Paul Blom and Bob White 

Paul Blom and his partner Bob White were the third franchisees in the Right at Home system, have been awarded various accolades as business owners, are active within the LGBT community, and are heavily involved in raising funds for Parkinson’s disease.

Blom was born and raised in Green Bay, Wisconsin, and grew up in a family with a rich history of Lutheran pastors. He studied pre-seminary with a major in theology and classical languages at Luther College and began his Masters at Warburg Seminary until leaving in 1992 when he came out as gay. It was during a training session, where the chaplaincy supervisor discussed the importance of being comfortable with one’s self, that Blom had his revelation. At the age of 22, Blom left his studies and divorced his wife.

In the next chapter of his life, Blom worked in retail management and corporate training. It was while Blom was training at one of the Kwik Trip stores that he met White, who was the manager of the location. Blom and White have been together since November 1993 and will be marrying in September this year.

As Kwik Trip expanded into the Twin Cities, the couple followed. After arriving in the community, they worked at various companies in various positions, the final being at an IT company. However, with it being the period surrounding “Y2K,” job security was unstable, which prompted the duo to explore new opportunities.

How did you learn about Right at Home?
Bob’s mom is a retired nurse and for a period she had worked for a small independent agency that offered companionship and homemaking. She suggested we look into the industry because of how rewarding it was. We talked about it for four years, and then in 2001, when companies were laying employees off, I started getting scared. I didn’t think I had the guts to start a business of taking care of the elderly, so I decided to go with franchising a business. I was considering mainly food concepts but then saw Right at Home on a franchising website. I remember calling Bob and saying that there was a franchise that was exactly what we wanted to do.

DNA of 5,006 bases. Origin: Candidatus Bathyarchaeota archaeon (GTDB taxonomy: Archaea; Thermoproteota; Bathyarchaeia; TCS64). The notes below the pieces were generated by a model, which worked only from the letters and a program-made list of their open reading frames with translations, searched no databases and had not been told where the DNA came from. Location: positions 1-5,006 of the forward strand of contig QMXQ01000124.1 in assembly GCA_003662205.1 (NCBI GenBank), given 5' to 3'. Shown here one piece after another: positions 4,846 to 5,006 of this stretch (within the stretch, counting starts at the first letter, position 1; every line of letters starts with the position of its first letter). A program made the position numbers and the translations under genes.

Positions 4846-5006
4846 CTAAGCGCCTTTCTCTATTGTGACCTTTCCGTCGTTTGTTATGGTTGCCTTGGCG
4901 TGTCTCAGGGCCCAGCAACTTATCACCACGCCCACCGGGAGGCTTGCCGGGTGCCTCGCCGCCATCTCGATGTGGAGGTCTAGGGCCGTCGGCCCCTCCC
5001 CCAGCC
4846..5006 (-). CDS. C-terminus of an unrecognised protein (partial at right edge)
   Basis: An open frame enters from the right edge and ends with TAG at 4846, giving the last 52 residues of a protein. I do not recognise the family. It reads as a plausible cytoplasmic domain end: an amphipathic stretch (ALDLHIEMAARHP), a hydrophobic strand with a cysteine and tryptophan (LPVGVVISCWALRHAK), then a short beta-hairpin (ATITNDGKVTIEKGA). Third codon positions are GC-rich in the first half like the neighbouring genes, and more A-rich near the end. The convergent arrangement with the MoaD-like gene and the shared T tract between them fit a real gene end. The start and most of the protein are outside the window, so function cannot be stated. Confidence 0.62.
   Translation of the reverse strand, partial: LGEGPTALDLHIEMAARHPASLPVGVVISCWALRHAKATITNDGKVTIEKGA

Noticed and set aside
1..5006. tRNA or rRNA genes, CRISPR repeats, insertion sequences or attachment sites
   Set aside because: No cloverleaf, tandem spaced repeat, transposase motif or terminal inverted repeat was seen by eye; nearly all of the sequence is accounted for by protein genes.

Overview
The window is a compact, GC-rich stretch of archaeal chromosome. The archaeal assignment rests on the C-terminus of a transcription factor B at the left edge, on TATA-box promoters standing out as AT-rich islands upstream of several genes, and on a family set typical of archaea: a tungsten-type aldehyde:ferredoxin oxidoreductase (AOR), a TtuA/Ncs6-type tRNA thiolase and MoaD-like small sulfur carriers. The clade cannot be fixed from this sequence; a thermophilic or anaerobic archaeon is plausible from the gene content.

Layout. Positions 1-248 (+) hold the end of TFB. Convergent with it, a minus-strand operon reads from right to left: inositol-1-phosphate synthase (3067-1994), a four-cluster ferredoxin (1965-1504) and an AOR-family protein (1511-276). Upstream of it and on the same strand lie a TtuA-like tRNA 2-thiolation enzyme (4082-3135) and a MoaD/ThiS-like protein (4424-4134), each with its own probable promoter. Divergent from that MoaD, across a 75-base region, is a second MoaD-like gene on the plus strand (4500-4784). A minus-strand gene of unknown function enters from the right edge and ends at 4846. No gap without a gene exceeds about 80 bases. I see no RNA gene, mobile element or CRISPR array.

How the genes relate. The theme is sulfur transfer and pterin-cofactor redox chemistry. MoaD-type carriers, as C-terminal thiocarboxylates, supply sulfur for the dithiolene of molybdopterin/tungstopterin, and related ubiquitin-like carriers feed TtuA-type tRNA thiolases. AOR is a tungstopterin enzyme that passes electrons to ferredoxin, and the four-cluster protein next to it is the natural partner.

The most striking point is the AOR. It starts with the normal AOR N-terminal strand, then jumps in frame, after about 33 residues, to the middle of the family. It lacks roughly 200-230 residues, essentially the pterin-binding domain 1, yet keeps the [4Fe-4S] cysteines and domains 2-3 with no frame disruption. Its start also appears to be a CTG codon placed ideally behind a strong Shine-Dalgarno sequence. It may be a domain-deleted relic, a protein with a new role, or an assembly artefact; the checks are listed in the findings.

What industry changes have you witnessed over the course of your career?
When we started, there were only a small handful of franchises, then others entered the industry and pretty soon the number of in-home care franchises that people could buy started to grow. During the first 18 months, I saw private duty home care presence grow from six to 80 in my market alone. Everyone started out with the simple homemaking, companionship model, and now 99.3 percent of the industry is offering personal care/skilled nursing as well. With so many new entries, it’s difficult to differentiate yourself, so it works to our advantage for being one of the first. We are part of the small 1.5 percent of franchises that only do companionship and homemaking. Our services are purely psychosocial in nature and we don’t do any medical administration. The primary reason for that is because that’s what we set out to do in the beginning. Our average employee is a 50-year-old woman or 60-year-old man, both uninterested in doing personal care work. If we were to add more services, we would need to hire people with a license. After adding personal care, most companies see the service making up 90 percent of the business, so when they have a homemaking/companionship client they don’t have as much staff in the area. In my marketplace, we have built a reputation that if you want solid companionship and homemaking that makes a difference, you go to Right at Home.

What success stories do you have to share?